The leap that “The Americans” took in its second season was nothing short of extraordinary. While it had a decent first season, the show elevated itself to become one of the best dramas on television — benefiting a story that was densely plotted and sequences which had gut-wrenching levels of tension. Because of that leap, the series’ third season has a lot to prove, namely showing that last year wasn’t a fluke. After seeing the first four episodes of the new season, it’s clear that last year wasn’t a blip in the radar.
Season 3 Premiere
Wednesdays at 10 p.m.
“The Americans” follows Philip (Matthew Rhys, “Brothers and Sisters”) and Elizabeth Jennings (Keri Russell, “Felicity”), KGB agents posing as a normal American family during the Cold War. This season picks off where last year left off, with Philip and Elizabeth weighing whether to enter their daughter Paige (newcomer Holly Taylor) into a KGB program for second-generation agents. They’re also running operations to try to gather intelligence on the CIA’s team in Afghanistan.
The best aspect of the show is how it deftly develops its central relationship, the arranged marriage and partnership between Philip and Elizabeth. Even though it’s clear that the two characters love one another, their marriage is fraught with friction. The two have different opinions about whether to tell Paige about who they really are, which strains their relationship. However, despite the arguments, the characters demonstrate that, deep down, they truly want to help one another. There’s a scene in the third episode where Philip helps Elizabeth through a medical problem. The two have no dialogue, but are able to communicate a wide range of emotions. It’s a painful scene because of their acting.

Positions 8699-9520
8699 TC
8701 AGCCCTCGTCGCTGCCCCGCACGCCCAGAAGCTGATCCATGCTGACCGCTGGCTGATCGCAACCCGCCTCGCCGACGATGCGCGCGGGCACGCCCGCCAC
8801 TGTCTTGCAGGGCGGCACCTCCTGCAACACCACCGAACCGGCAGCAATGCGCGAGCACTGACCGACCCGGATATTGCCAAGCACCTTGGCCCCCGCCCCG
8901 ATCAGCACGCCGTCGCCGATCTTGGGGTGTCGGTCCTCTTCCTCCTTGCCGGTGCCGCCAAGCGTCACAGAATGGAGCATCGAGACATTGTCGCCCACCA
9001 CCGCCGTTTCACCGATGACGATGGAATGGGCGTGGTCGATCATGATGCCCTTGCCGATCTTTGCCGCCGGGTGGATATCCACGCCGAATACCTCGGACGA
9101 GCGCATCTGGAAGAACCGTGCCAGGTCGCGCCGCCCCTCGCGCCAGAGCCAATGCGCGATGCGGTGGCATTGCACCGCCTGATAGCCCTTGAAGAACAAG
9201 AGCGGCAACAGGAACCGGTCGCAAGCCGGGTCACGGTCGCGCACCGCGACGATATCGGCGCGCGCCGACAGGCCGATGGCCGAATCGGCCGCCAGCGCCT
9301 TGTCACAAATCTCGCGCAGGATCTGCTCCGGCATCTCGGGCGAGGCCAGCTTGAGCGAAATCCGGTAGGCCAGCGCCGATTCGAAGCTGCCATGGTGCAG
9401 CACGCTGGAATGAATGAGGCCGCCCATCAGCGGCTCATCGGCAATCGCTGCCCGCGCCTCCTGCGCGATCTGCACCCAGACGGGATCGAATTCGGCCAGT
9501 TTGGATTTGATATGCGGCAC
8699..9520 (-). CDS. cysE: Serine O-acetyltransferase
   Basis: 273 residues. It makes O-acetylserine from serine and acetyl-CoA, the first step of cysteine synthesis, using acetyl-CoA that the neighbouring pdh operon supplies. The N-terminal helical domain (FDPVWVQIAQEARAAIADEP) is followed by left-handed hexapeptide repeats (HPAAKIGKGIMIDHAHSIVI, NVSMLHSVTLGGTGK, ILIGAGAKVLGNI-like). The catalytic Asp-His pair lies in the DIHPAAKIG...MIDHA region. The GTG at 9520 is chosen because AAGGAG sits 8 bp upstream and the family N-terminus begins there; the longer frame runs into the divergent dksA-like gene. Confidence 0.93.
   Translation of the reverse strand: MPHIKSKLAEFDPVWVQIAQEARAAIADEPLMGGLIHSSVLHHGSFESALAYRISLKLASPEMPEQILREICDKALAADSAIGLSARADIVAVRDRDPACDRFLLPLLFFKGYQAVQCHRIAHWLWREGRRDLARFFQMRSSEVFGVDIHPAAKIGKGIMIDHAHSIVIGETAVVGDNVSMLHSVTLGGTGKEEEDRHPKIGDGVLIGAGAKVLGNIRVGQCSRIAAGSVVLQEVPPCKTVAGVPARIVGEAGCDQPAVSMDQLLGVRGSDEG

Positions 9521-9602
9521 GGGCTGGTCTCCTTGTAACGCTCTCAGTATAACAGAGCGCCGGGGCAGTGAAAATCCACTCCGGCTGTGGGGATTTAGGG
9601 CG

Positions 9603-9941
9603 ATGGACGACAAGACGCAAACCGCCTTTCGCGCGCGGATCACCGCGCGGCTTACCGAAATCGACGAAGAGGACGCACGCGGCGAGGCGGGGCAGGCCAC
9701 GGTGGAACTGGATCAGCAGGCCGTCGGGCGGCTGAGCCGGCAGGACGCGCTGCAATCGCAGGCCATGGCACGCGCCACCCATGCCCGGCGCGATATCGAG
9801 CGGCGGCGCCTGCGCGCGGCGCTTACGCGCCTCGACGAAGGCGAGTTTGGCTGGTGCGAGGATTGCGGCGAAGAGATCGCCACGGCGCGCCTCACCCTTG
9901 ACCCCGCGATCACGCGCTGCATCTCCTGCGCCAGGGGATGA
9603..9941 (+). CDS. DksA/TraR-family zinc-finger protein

The show works as well as it does because of the way it’s able to build tension, mostly in the scenes that feature Philip and Elizabeth’s spying. These episodes are peppered with scenes that feature the two of them trying to complete certain objectives. With many of them, the series chooses a slow build, creating a fantastic amount of suspense. Whether they’re trying to evade capture or perform horrible acts of violence in the name of their country, the scenes play out in a slow, but fascinating manner.
Aside from the two leads, Taylor’s character shines, refusing to let Paige fall into the typical “annoying teenager” role. The show has done well by her, allowing her to grow by giving her an arc where she becomes more involved in the church. There’s also the ticking time bomb — the secret of who her parents really are — waiting to go off. When it does, Paige will dovetail into the main storyline, which can only make it better.
“The Americans” ’s cast is among the finest out there because of its depth and quality supporting acting. Noah Emmerich is brilliant as the couple’s FBI agent neighbor. The show has given him an engrossing story to play with his marital struggles. In addition, Frank Langella (“Frost/Nixon”) is a welcome addition as the couple’s new handler. He doesn’t appear a lot in the episodes, but he makes an impression when he does.
It’s amazing how all of the many pieces that make up “The Americans” coalesce into a show that’s this special. Each of its parts, from the marriage at its center to the lowest supporting character, adds something to its atmosphere or thematic resonance. There’s nothing else on television like “The Americans” and, with this stretch of episodes, it cements itself as one of the best shows on TV right now.